Slow Cooker Vegetable Bean Soup

Vegetable Bean SoupWell, hello there! Things were a little quiet on the blog last week because I was on a short vacation, enjoying the wildflowers in Death Valley. Charles and I don’t do complicated camp food. Our cooler is reserved for beer, so everything else is just boil-in-a-bag. After a few days of eating Tasty Bites Jaipur Vegetables for dinner, I was in the mood for anything different.

It was a busy week for us after our break, as the reality after trips often is. I wanted something healthy and inexpensive, and I didn’t want to spend a great deal of time in the kitchen, since I didn’t have a great deal of time. That’s where my favorite kitchen tool — other than my Japanese chef’s knife, the slow cooker came into play. After a night of soaking beans, it was a day of slowly cooking a mishmash of ingredients, and by the time I got home from work, soup was on!

One of the best things about soup is it’s not an exact science. I tend to eyeball the amounts when I’m making it, so don’t feel freaked if you only have 30 ounces of tomatoes or vegetables. It will still be tasty.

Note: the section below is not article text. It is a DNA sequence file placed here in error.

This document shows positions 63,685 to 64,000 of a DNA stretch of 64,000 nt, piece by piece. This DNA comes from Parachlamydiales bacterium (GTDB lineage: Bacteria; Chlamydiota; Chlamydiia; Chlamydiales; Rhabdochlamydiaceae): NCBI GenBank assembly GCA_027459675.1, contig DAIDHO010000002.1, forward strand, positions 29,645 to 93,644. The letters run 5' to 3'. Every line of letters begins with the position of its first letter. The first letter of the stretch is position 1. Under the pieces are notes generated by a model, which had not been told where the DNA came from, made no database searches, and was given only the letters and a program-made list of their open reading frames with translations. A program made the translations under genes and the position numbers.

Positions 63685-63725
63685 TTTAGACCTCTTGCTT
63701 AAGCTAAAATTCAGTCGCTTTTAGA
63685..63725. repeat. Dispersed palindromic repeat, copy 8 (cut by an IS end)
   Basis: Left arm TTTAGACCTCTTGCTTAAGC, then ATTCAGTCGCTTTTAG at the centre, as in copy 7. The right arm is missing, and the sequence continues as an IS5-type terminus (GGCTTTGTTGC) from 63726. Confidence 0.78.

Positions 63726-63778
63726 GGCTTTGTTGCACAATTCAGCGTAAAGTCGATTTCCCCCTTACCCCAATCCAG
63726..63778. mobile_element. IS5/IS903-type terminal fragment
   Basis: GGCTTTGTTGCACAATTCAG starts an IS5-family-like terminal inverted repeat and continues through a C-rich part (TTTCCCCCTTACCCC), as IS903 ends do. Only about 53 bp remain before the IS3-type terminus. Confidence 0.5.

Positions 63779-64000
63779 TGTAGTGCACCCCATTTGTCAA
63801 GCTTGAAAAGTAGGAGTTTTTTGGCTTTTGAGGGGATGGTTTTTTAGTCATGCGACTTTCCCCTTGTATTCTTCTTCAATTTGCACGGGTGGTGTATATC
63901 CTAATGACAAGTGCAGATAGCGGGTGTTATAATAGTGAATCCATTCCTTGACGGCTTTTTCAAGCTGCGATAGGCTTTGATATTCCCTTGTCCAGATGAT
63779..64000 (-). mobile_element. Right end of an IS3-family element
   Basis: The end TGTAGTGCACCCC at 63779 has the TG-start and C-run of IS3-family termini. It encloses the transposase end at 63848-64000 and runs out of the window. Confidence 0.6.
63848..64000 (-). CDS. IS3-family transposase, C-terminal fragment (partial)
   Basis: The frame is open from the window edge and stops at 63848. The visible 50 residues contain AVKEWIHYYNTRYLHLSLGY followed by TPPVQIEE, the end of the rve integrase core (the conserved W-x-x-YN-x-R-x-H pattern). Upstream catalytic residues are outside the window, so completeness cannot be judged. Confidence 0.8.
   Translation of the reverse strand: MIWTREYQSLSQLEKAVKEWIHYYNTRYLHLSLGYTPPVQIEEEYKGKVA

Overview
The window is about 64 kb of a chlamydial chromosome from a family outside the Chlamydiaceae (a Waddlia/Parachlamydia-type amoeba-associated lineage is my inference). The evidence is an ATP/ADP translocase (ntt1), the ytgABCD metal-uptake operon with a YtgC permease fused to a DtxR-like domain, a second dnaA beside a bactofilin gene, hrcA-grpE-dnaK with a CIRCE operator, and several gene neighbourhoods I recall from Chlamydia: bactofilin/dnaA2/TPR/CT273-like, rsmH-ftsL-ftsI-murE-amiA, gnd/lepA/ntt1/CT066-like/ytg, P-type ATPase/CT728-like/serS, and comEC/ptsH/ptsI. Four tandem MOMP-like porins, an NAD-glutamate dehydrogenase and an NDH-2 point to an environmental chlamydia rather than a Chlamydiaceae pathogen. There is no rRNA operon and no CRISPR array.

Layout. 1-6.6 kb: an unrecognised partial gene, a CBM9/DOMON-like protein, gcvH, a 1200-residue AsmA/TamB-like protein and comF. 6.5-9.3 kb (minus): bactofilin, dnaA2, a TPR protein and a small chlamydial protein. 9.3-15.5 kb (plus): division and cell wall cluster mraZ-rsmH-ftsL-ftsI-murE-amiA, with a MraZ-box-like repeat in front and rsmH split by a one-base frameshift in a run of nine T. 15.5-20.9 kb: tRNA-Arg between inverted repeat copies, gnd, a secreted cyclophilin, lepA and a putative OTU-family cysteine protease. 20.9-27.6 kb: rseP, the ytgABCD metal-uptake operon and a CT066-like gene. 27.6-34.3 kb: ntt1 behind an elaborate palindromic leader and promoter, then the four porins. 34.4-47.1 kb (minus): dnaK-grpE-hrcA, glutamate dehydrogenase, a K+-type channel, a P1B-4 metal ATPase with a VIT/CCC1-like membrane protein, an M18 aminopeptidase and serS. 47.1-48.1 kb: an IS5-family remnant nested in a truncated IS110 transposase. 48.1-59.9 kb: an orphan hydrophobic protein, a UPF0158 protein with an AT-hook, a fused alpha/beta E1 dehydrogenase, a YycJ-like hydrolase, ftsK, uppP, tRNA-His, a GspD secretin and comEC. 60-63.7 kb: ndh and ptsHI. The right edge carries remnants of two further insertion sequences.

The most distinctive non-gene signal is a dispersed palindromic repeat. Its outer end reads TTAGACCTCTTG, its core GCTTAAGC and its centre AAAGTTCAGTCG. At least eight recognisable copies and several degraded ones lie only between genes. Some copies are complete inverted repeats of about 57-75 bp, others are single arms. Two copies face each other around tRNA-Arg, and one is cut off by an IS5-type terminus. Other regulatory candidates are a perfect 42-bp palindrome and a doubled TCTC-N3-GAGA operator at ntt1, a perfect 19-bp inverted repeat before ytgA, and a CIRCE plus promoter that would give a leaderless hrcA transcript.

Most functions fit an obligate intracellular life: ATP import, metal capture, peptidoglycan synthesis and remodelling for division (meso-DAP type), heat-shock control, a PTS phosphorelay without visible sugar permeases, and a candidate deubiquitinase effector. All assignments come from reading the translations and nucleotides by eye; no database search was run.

What’s even better, there are plenty of leftovers. We’ll have more soup tonight, probably paired with a Zinfandel or Sangiovese, and I’ll freeze the rest in two-serving containers for more easy, soup-filled evenings in the future.

Vegetable Bean Soup

  • Difficulty: super easy
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Serves 10

1 cup dried Orca beans (Black turtle beans or little navy beans would also work.)
water
32 oz canned, fire-roasted tomatoes
32 oz (2 bags) of frozen, assorted vegetables (Buy these while they’re on sale and hoard them for whenever you need a veggie addition to a meal.)
2 cups of stock (You know I always have plenty in my freezer.)
5 garlic cloves, chopped
1 teaspoon dried thyme
2 teaspoons dried parsley
roasted red pepper flakes to taste
salt and black pepper to taste

In an eight quart slow cooker, soak the beans in water overnight.